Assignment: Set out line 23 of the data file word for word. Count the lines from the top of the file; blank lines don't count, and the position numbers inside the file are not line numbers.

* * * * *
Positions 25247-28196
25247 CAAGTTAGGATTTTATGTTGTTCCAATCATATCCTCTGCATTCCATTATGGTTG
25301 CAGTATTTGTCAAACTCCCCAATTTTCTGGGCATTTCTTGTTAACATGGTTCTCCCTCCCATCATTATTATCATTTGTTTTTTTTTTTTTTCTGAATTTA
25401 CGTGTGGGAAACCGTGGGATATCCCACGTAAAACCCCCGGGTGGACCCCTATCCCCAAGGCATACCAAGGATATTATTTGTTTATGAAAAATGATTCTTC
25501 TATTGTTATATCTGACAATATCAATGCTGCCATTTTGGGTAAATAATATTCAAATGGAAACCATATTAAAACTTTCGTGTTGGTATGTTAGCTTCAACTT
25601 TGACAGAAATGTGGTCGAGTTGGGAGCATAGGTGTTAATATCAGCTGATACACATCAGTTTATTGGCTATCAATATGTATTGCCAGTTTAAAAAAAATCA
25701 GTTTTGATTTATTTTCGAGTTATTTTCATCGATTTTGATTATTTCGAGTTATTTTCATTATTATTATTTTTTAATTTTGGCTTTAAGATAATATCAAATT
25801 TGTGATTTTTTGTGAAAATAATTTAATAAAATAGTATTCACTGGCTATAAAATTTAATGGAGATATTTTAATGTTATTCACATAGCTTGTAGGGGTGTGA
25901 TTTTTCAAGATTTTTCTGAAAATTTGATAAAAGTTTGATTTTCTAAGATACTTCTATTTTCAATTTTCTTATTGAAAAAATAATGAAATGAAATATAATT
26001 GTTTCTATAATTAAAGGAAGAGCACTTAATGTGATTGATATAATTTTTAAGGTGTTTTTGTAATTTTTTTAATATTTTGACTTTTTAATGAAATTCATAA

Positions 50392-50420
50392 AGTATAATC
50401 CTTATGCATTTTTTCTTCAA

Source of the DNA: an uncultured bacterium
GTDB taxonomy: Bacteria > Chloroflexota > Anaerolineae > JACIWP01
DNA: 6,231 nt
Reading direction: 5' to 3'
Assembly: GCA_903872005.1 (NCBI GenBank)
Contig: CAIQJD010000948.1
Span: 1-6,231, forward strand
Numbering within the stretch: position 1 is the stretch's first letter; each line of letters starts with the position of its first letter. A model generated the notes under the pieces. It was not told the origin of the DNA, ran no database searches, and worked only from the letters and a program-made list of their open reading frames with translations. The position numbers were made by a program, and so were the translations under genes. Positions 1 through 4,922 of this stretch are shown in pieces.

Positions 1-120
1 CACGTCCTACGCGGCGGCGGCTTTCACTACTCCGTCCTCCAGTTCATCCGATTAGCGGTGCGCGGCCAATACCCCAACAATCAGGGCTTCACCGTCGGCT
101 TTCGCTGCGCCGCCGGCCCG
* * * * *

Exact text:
1 CACGTCCTACGCGGCGGCGGCTTTCACTACTCCGTCCTCCAGTTCATCCGATTAGCGGTGCGCGGCCAATACCCCAACAATCAGGGCTTCACCGTCGGCT